Generations of this kind of neglect were devastating to city parks. By 1934, the paths, walkways and roadways in city parks were miles of broken pavement. Thousands of trees turned to stumps as they died from being pruned by unskilled workers.

The ironwork in the parks- fences, benches and playground equipment- were all caked with rust.

According to a Park Association survey at the time, there was not a single structure in any city park that was not in need of immediate repair.

And the definition of what constituted a park was terribly troubling: the city defined a playground as an open space maybe equipped with a slide or a swing, or maybe nothing at all, around which chicken wire had been strung.

Central Park, the jewel of the park system, was a filthy disgrace, run down and in need of a major overhaul. .

Moses Takes Control of the NYC Parks

In January 1934, Moses began negotiating with Mayor LaGuardia the terms in which he would take control of the city parks. Moses wanted total control. LaGuardia granted it.

While Moses was negotiating with Laguardia, he began preparing for this new monumental task before him.

Moses sent teams of his best engineers to "inventory" the city parks, their acreage, the buildings, paths, roadways, status and equipment in them, the condition of each item, and the type and amount of labor and materials needed to renovate them.

He filed this information in a lose-leaf notebook on his desk. By the time he was sworn in as Parks Commissioner, the notebook was more than a foot thick, and he had a list of 1,800 park projects on which 80,000 men could work.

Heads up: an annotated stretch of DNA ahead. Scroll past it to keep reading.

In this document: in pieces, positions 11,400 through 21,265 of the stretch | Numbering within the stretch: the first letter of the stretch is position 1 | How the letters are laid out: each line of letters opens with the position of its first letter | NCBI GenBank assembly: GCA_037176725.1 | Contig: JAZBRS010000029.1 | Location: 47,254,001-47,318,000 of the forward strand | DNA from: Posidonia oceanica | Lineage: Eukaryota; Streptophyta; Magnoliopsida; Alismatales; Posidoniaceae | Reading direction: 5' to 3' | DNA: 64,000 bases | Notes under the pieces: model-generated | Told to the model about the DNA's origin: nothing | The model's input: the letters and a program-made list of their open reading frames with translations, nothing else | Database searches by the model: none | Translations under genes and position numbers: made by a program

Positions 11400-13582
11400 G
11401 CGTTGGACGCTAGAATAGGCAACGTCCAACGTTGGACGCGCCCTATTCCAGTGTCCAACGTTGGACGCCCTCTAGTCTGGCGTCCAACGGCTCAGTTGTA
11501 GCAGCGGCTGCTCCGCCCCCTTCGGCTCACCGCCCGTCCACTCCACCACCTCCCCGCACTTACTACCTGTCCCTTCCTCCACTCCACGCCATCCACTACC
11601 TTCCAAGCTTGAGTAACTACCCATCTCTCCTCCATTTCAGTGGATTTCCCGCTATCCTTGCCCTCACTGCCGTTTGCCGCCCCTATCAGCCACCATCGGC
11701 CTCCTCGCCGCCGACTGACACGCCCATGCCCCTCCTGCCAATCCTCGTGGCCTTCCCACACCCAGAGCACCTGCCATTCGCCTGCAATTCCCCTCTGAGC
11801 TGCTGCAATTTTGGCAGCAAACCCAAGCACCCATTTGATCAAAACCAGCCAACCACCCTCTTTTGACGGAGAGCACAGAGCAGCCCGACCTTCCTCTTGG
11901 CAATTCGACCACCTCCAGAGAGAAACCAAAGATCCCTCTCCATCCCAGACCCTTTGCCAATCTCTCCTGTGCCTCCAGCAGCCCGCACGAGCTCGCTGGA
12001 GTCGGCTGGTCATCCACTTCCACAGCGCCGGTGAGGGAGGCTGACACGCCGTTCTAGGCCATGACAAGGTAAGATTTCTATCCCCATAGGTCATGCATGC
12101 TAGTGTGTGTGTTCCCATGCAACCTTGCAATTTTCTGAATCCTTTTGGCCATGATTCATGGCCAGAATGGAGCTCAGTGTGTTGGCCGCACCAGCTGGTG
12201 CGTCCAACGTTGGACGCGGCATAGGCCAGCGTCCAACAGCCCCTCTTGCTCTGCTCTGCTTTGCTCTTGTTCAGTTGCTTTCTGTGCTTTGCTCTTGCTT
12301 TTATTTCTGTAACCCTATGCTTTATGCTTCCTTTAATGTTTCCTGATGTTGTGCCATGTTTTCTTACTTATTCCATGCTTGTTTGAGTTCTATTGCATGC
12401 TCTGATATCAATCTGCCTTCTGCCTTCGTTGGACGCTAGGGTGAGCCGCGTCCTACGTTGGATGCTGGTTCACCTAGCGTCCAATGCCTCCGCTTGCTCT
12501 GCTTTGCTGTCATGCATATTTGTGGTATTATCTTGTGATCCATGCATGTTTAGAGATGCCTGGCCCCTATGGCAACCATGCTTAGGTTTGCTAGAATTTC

A Genius at Work

Every accomplishment that will be mentioned below was achieved within four to six months. My mind still finds it hard to grasp, given the fact that I live in an era when no public work projects get done.

Moses was sworn in as Parks Commissioner on January 19, 1934 at City Hall. The moment after he was sworn in, he made a statement to the press in which he fired all the powers that be in the Parks Department "as of now".

Over the next eight days, he cut through all the red tape in order to bend the new deal rules to get waivers to hire 600 architects and engineers at a salary way above what the feds wanted to pay.

At noon on January 27, 1934 he sent out telegrams to 1,300 of the best architects and engineers, stating that if they wanted to work with the Parks Department, they should report to Moses' Manhattan office for an interview the next day.

The next morning, Moses hired 600 architects and engineers and immediately gave them drafting tables and put them to work. Several hundred were put on projects that were needed right away. These men worked for days without leaving the job, catching cat naps on cots Moses had set up.

The blue prints were given to the shape up crews to restore the parks. Moses and his trusted lieutenants instilled a strict discipline and work ethic into the shape up crews.Moses had three shifts of men working around the clock. At every city park the building and refurbishing went on 24 hours a day.

The Month of February was a particularly brutal month. The average temperature was 11 degrees. But the crews never stopped working.

On February 22 & 23, a total of 18 inches of snow fell on New York City, but during those days, the rebuilding of the city parks never stopped.

By May 1st, 1934, less than four months after Moses was sworn in as Parks Commissioner, 1,700 of the 1,800 renovation projects had been completed.